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Sound Recording

A Rare Day

The Canyon - Terpentwys

A sunny day and I aimed to have a ‘dragonfly’ day at a place called The Canyon, which has a number of cool species like Keeled Skimmer and Black Darter that I like to find each year. Having got there however, the wind was so high, I wasn’t even seeing any butterflies on the wing, so on the way back down the mountain, I picked up good friend Craig Constance and we headed to Llandegfedd to salvage the day. We didn’t have much to report on the bird front but Craig spotted his regular Yellow Legged Gull which was good for me as I could finally get a decent view of a full adult bird right next to both Lesser Black-backed and Herring Gull for reference. I must admit, I’ve always shied away from identifying Gulls like Yellow-legged in the field as I’ve not been confident with the features but I certainly feel more confident now. Our last stop before heading home and we popped into Green Pool hide, which in all fairness, we never do these days as it’s usually overgrown but Welsh Water has cleared a nice channel through the reeds and just as well! as the Dragonfly we had been watching for a while in-front of the hide, ended up being a mega!

We had a male Emperor Dragonfly and quite a few Common Darters on the water but we had two Hawkers coming in close but there was so much blue on the one, it honestly looked like a small emperor at first glance. I said to craig at this point, “you know, there is a really rare dragonfly called the ‘blue eyed’ or ‘Southern Migrant Hawker’… from which seconds later the hawker landed right in-front of the hide and I went completely red in the face in shock. As soon as I saw the thin black lines in the thorax and those bright blue eyes, I went into complete panic mode, trying to get a photograph and my battery died!!! Spares of which were in my car! #schoolboyerror. Craig instantly called Lee Gregory who is an all-round naturalist with great species knowledge and he arrived shortly after I got back to the hide with some spare batteries. At this point I still hadn’t got a picture to confirm the ID! Thankfully it returned right in-front of the hide as Lee got there and the first picture had me dancing like a little kid. Lee Gregory instantly knew that this could be a first record for Wales and today it was confirmed that this is the first confirmed sighting for Gwent and Wales, so this would be my second ‘1st’ for Wales this year. This doesn’t happen very often, not for me anyway.

The Southern Migrant Hawker is a vagrant that’s apparently trying to colonise the Uk from southern Europe and more Mediterranean habitats. It’s been spotted mostly in southern and eastern parts of England but sightings in Wales have been very minimal. To have the first confirmed sighting is nice but honestly I was just glad that I knew what it was as we both could have quite easily walked away without giving it a second glance. The first four pics below are of the Southern Migrant Hawker, showing vibrant blue eyes, blue on the thorax with those thin black lines through the yellow which you wouldn’t see on an Emperor which is of similar colours. It is quite a bit smaller than an emperor but in flight, sizer can be difficult to judge.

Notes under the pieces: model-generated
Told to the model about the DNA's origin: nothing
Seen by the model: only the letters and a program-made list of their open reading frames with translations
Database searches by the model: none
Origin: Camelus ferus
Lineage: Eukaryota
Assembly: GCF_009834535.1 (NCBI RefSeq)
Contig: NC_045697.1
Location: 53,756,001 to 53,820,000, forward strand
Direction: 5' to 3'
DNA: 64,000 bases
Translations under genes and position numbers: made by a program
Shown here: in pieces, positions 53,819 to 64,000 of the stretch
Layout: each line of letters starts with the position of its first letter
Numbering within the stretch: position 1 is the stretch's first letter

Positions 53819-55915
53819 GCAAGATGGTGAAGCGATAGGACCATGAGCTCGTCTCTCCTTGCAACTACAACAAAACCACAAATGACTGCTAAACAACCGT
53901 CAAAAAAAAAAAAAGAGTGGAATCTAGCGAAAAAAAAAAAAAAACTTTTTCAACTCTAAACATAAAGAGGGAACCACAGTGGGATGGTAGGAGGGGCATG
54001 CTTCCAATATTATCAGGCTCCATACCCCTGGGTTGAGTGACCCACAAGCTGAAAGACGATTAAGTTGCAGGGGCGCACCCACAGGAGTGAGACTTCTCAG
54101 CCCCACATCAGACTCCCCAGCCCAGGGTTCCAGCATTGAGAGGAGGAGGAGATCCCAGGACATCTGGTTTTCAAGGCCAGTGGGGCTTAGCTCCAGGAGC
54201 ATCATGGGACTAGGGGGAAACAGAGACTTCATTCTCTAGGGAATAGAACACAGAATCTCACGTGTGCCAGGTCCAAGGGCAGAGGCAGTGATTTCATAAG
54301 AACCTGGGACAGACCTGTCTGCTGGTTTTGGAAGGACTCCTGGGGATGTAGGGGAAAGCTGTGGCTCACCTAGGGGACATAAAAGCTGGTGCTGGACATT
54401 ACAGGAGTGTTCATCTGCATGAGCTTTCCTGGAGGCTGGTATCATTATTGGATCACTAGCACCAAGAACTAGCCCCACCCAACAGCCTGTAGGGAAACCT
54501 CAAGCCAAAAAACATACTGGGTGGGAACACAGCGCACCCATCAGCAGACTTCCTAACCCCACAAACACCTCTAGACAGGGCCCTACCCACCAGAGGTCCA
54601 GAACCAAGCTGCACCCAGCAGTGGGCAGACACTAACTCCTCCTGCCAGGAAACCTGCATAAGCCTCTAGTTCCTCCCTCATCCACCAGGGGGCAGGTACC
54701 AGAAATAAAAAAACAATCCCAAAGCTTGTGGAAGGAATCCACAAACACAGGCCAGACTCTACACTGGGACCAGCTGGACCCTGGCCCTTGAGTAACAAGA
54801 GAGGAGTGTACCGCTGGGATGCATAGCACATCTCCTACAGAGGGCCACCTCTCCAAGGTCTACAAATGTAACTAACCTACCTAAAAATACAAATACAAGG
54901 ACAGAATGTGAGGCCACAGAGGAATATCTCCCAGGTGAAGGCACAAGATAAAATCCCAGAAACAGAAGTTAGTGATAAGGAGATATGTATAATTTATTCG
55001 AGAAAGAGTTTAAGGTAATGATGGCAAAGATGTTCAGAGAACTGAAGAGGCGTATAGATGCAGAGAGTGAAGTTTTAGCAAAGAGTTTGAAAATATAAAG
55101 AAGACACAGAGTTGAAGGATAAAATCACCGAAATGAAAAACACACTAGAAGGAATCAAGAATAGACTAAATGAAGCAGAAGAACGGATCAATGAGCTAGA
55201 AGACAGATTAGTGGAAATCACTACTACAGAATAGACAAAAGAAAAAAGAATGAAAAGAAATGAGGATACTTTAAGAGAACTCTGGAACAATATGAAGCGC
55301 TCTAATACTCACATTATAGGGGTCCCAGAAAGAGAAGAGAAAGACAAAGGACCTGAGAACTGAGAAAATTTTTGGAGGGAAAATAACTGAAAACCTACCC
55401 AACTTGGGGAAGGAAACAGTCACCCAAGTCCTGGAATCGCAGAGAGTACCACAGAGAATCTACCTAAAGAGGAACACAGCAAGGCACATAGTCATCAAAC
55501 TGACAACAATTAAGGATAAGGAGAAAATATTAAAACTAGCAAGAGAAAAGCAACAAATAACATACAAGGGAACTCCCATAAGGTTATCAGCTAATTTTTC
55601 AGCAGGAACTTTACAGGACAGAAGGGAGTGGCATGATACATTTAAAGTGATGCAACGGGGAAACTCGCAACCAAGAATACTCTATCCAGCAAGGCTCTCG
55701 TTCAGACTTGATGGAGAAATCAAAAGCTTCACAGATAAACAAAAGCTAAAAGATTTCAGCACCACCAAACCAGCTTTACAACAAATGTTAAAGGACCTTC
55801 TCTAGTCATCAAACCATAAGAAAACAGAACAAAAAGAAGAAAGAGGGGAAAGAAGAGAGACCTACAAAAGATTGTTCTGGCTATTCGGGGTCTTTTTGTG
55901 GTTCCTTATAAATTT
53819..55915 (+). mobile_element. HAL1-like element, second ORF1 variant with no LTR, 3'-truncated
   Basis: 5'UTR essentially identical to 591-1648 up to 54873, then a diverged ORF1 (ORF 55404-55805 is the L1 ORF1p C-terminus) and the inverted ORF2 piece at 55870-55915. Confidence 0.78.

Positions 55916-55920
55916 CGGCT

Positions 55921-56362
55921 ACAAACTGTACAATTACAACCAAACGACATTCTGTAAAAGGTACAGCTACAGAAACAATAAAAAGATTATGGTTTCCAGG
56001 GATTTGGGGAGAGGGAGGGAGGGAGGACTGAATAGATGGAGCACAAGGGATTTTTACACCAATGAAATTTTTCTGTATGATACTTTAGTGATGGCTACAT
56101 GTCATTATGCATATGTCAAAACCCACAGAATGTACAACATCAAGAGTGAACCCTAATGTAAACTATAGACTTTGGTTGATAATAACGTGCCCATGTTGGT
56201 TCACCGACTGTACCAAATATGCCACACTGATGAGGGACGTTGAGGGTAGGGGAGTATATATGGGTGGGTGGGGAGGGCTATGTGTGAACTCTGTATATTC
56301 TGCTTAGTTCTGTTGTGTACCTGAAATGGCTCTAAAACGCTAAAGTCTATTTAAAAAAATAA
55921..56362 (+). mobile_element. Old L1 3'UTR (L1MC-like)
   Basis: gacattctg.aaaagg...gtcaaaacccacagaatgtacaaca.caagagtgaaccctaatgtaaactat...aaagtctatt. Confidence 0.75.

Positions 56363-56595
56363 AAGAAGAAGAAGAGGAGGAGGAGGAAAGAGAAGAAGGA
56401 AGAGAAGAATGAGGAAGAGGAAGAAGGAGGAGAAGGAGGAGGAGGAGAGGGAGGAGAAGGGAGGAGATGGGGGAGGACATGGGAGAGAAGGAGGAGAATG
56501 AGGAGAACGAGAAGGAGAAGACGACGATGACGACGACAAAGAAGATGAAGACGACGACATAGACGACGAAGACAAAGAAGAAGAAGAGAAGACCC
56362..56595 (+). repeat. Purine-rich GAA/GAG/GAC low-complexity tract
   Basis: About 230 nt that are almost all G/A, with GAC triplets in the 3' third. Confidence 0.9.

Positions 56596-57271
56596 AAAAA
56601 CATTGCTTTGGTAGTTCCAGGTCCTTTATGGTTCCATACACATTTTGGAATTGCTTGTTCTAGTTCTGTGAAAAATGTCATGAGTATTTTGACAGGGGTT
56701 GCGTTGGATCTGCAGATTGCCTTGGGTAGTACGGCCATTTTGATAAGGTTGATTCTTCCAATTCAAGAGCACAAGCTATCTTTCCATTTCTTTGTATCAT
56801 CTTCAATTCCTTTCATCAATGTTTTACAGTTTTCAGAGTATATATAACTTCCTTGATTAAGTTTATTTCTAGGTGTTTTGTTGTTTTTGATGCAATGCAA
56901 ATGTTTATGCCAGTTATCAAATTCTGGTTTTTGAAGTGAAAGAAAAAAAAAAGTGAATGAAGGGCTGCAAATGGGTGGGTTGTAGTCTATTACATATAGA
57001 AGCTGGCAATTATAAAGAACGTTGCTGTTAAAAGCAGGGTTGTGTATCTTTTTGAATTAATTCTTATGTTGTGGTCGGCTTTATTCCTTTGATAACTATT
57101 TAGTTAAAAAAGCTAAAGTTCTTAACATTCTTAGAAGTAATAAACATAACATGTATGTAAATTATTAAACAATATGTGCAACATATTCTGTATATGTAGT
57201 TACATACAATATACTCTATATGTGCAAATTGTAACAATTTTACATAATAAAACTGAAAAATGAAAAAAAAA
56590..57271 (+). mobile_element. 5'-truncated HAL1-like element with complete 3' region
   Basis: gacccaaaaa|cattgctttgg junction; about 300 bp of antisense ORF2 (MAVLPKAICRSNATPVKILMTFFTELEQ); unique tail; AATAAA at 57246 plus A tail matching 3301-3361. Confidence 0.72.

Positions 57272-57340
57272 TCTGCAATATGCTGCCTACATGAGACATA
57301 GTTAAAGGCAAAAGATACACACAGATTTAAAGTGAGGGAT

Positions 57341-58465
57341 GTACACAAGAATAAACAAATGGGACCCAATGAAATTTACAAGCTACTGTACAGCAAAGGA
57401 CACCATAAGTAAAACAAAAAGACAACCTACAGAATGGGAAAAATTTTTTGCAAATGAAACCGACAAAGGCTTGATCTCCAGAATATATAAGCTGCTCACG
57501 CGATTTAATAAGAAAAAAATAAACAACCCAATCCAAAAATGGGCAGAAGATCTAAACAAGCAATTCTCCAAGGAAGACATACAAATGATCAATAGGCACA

I’ve started a project to record as many species of Grasshopper as I can, and in a high sample rate so that I can lower the pitch and slow the recording down so that everyone can appreciate the quality. I thought it was probably wise that I make the most of my ability to actually hear them as one day I’m sure I’ll lose that end of the frequency spectrum and I won’t even know where to point the mic! In lowering the pitch, I hope that everyone can enjoy the variety of sounds we have in our countryside. I used to be able to hear some species of Bats when I was a kid. If I knew how much i’d miss that when I was older, I would have done it more often.

Calm Before The Storm

Summer is coming to a close with wet and windy breaking up whats left of those long drawn out days. It’s probably a little early to talk about autumn, but for me, it feels so far away from spring already. I was reminded of this while watching one of my Nightjar chicks fledging this week, both of which are nowhere to be found now, so I suspect they’ve travelled to more suitable feeding grounds while preparing for the big fly back to Africa!. Here’s a pic of the Chick before fledging. I think their first clutch failed, or they were just very late breeding this year. The parents are the two birds photographed in my last blog here. Look how short his/her bill is! Pretty adorable.


While we’re on Migration. I was sent this by my friend Craig last week. For those that wonder how these birds migrate over vast oceans, well, sometimes they do need a rest! And what better way todo that than on a big quiet ship deck? Check these birds out! Some really rare stuff too but the best by far is at the end.


Tomorrow we’re due for another storm, and today you could feel the calm before the storm as it was beautiful and really low wind! It’s not very often that I can take the windshield off around the coastline but conditions were perfect today so I tried to capture a Long-winged Conehead with the rising ride in the background.
As our Coneheads reach to almost the limitations of our hearing range, I’ve slowed the recording down slightly so you can appreciate the quality more but it’s not too slow that you can’t hear the sea background.

Long-wined Conehead

Before the Rain